Airport operator Avinor has installed several new state-of-the-art security scanners at Oslo Airport in Norway as part of a trial to find the most suitable system for passengers. The operator will be testing four different security scanners to learn how they can enhance security while offering a screening method that is comfortable, unobtrusive and that helps to speed up the security process.
Bjørn Erik Larsen, project manager at Oslo Airport, said, “It’s important to us to gain experience to ensure that a potential future rollout of this technology doesn’t negatively impact how passengers experience the security check.
“The images taken of the passenger will not be saved and the security officer will only see a schematic figure of the passenger during scanning. The image is age and gender-neutral and resembles a gingerbread figure in appearance. Objects that are detected show up only as markings on the figure on the screen.
“Our goal is that passengers will view the security check as better organized and more efficient, while achieving a higher level of security at the same time. We also hope that travelers will be willing to test the new scanners. Then we can test the machines against a Norwegian environment that includes winter clothing and more hand baggage than the rest of Europe, and as close to a realistic situation as possible.”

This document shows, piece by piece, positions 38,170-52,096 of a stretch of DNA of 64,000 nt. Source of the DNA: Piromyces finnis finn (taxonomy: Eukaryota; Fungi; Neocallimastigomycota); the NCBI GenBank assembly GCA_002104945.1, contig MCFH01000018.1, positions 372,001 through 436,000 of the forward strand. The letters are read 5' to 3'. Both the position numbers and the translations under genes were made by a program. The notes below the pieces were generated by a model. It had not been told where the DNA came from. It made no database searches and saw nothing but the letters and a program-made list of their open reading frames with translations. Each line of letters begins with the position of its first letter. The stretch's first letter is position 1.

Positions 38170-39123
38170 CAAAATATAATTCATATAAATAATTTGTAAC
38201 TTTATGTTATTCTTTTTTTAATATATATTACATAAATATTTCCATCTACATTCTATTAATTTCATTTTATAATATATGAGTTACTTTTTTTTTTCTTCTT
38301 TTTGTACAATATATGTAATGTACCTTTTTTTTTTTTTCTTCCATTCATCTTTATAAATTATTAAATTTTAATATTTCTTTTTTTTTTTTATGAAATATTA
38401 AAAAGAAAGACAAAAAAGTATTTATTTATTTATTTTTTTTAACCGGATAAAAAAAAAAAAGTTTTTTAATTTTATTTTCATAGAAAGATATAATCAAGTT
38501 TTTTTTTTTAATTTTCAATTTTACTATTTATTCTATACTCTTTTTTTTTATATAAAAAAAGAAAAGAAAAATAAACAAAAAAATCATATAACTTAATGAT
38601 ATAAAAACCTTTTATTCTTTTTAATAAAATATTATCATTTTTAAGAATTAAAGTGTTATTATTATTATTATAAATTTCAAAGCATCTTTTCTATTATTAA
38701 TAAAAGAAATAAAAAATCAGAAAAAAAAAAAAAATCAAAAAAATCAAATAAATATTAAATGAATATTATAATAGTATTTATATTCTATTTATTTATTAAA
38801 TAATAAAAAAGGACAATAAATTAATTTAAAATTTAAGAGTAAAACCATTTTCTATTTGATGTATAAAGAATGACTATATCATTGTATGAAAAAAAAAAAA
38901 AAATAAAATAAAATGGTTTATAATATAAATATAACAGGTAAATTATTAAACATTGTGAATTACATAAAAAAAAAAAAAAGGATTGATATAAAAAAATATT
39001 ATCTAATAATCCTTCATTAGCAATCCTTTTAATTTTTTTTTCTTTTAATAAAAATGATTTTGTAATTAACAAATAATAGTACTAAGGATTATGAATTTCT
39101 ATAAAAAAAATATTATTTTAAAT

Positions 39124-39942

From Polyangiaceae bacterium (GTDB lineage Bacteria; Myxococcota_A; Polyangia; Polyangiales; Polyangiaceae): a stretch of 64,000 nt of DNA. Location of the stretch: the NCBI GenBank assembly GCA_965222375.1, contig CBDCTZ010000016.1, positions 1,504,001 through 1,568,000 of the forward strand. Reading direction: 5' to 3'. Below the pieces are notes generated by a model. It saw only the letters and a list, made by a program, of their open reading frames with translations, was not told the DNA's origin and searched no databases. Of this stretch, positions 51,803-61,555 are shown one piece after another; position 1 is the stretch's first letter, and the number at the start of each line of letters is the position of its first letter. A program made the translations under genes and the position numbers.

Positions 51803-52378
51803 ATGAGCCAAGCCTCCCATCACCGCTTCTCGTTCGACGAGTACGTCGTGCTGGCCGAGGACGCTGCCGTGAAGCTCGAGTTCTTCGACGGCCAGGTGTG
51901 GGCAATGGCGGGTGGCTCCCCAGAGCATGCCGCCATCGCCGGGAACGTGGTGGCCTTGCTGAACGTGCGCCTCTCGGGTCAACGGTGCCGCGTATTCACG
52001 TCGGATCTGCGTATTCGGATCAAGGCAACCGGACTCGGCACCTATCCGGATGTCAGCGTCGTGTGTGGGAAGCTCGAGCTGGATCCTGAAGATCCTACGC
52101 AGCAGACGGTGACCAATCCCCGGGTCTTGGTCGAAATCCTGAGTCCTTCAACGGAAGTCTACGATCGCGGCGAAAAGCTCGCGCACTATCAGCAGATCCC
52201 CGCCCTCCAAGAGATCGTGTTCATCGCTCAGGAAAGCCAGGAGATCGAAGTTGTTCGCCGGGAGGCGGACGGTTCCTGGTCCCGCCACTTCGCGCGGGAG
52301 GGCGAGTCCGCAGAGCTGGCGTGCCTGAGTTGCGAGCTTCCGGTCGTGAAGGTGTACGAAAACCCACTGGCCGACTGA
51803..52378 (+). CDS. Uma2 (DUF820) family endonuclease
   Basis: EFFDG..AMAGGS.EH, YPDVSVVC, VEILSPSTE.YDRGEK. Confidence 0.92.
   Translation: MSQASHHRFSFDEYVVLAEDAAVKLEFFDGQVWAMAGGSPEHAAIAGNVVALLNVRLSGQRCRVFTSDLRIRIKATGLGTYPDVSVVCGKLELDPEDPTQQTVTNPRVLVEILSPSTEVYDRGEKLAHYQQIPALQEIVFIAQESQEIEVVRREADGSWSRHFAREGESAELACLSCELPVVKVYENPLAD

Njål Ladstein, head of the Security Section at Avinor, said, “Avinor wants to facilitate better flow through security screening and believes that the use of security scanners will help achieve this goal. Eventually, we hope we can deploy this technology at several of the larger airports around Norway.”
The security scanners are EU-approved and use millimeter wave technology to identify objects. The manufacturers claim that the technology is harmless and has no adverse health effects. The scanners have been installed in the security check in the departures hall and more information about the trial is available at the airport.